incorporating ADS News
(formerly The Radiation Protection Adviser)
Welcome to issue 27 of Radiation Protection News incorporating ADS News, which aims to clarify areas of concern and update readers on further developments in the field of ionising radiation.
Please send any comments, queries and contributions to Ionising Radiation Policy, Health and Safety Executive, 7NW, Rose Court, 2 Southwark Bridge, London SE1 9HS
This publication may be freely reproduced, except for advertising, endorsement or commercial purposes. Please acknowledge the source as HSE.
HSE plans to publish its proposed changes to the HSE Statement on its website in early June. HSE is consulting widely and there will be a period of twelve weeks for everyone to provide their views on the proposed changes. So keep an eye on HSE’s ionising radiation webpage.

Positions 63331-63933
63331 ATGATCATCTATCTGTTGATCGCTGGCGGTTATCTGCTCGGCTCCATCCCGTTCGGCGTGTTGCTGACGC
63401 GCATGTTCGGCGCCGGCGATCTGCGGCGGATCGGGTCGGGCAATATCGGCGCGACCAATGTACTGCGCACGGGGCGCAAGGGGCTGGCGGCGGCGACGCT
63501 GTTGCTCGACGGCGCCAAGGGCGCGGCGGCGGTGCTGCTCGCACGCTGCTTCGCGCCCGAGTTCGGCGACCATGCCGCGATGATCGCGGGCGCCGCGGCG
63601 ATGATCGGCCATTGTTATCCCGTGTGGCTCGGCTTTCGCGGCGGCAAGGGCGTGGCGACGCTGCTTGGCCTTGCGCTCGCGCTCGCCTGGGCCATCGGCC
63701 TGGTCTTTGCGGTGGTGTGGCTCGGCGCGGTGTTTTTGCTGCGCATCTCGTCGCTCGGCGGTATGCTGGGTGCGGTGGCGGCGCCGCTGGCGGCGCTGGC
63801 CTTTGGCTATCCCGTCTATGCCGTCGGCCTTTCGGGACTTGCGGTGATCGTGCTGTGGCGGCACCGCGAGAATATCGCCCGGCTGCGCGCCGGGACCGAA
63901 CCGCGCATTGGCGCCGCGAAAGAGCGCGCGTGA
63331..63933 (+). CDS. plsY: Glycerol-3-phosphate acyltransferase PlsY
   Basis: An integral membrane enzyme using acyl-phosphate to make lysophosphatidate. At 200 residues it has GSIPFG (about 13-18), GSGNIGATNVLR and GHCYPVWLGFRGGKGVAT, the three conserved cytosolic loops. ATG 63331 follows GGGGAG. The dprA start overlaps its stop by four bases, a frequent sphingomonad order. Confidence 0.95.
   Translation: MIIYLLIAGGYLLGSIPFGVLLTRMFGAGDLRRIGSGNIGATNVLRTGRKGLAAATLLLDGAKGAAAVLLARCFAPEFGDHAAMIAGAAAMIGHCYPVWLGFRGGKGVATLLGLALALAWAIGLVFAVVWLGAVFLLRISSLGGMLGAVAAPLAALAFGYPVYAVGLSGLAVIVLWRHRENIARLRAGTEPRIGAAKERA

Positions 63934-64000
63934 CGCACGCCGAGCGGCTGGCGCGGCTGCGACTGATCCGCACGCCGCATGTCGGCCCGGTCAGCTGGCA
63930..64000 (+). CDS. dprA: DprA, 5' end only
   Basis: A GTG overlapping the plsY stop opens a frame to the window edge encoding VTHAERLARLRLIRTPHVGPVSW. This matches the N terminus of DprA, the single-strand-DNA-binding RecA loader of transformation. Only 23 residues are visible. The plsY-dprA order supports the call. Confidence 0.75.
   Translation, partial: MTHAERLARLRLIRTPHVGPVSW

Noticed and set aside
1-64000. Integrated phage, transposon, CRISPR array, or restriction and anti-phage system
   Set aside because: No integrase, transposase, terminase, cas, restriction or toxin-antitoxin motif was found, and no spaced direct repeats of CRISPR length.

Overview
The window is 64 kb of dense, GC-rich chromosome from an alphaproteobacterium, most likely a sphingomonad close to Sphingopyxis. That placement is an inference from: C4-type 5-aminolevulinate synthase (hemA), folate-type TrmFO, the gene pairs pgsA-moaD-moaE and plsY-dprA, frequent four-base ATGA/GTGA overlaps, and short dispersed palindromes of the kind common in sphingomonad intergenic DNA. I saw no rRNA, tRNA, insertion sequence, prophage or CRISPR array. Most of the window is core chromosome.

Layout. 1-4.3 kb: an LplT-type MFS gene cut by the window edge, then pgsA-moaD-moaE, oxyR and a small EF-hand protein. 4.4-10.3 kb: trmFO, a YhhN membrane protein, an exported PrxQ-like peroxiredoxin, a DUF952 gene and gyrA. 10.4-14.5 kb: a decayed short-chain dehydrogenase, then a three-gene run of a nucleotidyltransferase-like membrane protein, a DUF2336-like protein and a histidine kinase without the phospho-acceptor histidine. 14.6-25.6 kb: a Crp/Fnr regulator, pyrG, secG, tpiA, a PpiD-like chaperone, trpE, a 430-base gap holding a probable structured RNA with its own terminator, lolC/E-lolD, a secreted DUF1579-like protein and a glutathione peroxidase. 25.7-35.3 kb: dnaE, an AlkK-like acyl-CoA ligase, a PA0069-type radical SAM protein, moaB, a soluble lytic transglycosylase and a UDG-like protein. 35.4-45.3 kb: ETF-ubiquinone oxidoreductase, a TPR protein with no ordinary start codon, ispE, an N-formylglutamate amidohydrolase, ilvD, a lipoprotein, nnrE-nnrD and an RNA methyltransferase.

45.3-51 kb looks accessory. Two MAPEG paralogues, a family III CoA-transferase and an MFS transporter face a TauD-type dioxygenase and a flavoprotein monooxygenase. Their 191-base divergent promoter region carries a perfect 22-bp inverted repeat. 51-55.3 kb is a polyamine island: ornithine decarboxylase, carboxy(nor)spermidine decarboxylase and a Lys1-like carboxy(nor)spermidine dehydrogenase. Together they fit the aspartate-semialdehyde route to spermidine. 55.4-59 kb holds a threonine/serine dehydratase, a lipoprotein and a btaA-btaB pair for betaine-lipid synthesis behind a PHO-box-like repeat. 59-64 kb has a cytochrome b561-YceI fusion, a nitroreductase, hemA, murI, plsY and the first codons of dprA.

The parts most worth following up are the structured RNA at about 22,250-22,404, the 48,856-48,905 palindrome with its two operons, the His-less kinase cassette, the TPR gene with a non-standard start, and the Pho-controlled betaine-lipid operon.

HSE and Local Authorities are aware that the vast majority of employers with workplaces located in ‘radon affected areas’ have not assessed the radon hazard in relation to the protection of their employees. HSE’s Field Operation Directorate’s Radiation Team (FOD RT) have devised a programme containing fifteen initiatives targeted at increasing the numbers of workplaces assessed with the longer-term aim of reducing workplace exposures and any possible resultant fatalities. Annual radiation doses can be high and the health risks significant; especially amongst employees who smoke tobacco. The initiatives broadly fall into three coordinated categories, namely; provision of information and advice, working with stakeholders and intermediaries, and visits to employers. Many of these initiatives will be developed further during the next 6 months but those relating to communication with employers through visiting premises in the most seriously affected areas will commence immediately.